Autograft Choice in Young Female Patients: Patella Tendon versus Hamstring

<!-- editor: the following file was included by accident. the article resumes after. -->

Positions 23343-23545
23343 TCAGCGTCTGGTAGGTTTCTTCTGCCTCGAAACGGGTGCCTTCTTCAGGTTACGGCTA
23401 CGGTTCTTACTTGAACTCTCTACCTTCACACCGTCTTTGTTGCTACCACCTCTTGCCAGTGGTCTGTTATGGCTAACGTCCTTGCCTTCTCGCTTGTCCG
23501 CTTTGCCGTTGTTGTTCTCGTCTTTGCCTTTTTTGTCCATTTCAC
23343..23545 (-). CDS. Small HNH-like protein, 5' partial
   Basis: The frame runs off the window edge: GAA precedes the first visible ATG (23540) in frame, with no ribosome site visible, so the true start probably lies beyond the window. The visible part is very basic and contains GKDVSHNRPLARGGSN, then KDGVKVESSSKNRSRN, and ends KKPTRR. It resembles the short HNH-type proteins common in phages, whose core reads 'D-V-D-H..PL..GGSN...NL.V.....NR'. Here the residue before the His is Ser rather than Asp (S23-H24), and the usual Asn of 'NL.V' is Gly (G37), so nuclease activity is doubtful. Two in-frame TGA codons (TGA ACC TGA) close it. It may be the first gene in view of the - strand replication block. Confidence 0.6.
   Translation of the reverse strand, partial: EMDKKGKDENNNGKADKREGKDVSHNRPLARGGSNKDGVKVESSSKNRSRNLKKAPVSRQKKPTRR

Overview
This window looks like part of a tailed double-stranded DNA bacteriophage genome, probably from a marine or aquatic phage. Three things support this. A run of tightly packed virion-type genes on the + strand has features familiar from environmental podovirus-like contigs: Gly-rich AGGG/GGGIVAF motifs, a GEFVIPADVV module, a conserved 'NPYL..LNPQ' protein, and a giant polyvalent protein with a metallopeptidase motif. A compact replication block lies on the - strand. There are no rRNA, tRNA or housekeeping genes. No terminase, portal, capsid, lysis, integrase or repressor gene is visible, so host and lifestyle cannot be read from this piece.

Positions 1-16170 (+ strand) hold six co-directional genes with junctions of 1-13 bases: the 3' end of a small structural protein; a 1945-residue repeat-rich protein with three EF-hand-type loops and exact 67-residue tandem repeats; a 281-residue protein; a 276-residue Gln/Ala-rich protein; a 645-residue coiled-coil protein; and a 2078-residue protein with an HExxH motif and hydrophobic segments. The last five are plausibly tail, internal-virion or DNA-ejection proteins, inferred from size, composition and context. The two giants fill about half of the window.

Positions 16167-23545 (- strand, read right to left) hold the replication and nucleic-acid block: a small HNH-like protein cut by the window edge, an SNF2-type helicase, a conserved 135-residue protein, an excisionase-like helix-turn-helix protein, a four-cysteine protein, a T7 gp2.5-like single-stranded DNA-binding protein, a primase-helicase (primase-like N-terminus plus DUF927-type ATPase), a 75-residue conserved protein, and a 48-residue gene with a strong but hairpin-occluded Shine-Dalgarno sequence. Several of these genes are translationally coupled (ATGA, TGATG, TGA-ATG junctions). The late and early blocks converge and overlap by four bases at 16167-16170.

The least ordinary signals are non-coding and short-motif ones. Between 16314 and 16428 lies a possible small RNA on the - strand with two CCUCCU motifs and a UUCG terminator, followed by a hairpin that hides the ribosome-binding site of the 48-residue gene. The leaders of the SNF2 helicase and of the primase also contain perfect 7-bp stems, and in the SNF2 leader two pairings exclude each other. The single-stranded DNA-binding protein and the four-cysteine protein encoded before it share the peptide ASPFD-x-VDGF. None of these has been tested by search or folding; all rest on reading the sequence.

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With the increasing incidence of anterior cruciate ligament (ACL) reconstruction in women and younger patients, the optimal graft choice in the young female patient has become the subject of much debate. This study aimed to evaluate patient-reported outcomes, objective knee stability, complication rates, and the incidence of failure after ACL reconstruction using bone-patellar tendon-bone (BPTB) autograft compared with hamstring (HS) autograft in young female patients. Female patients who underwent primary ACL reconstruction with BPTB or HS autograft between ages 15 and 25 years were identified. Medical records were reviewed for postoperative complications and subsequent procedures on the operative knee. Patients were evaluated with functional surveys, physical examination including Lachman and pivot-shift tests, and arthrometric testing with a KT-1000 arthrometer. There were 37 patients in the BPTB group and 28 patients in the HS group. For patients who did not undergo revision, significant differences were not found in visual analog score (p = 0.94), Lysholm score (p = 0.81), Kujala score (p = 0.85), or Tegner level (p = 0.81). No difference was detected in the rate of return to a level of activity at or above the same level prior to injury (p = 0.31). Significantly more patients in the BPTB group were graded 1a Lachman and negative pivot shift compared with the HS group (p < 0.001). There was a significant difference in mean side-to-side manual maximum arthrometric testing (p < 0.001). There were significantly fewer subsequent procedures and a lower rate of graft failures in the BPTB group. We detected no difference in subjective functional outcomes following ACL reconstruction. However, a higher failure rate in the HS reconstructions and greater laxity by arthrometric testing may indicate increased objective stability with the use of BPTB autograft in the young female patient population. The level of evidence for this article is (level III, retrospective cohort).

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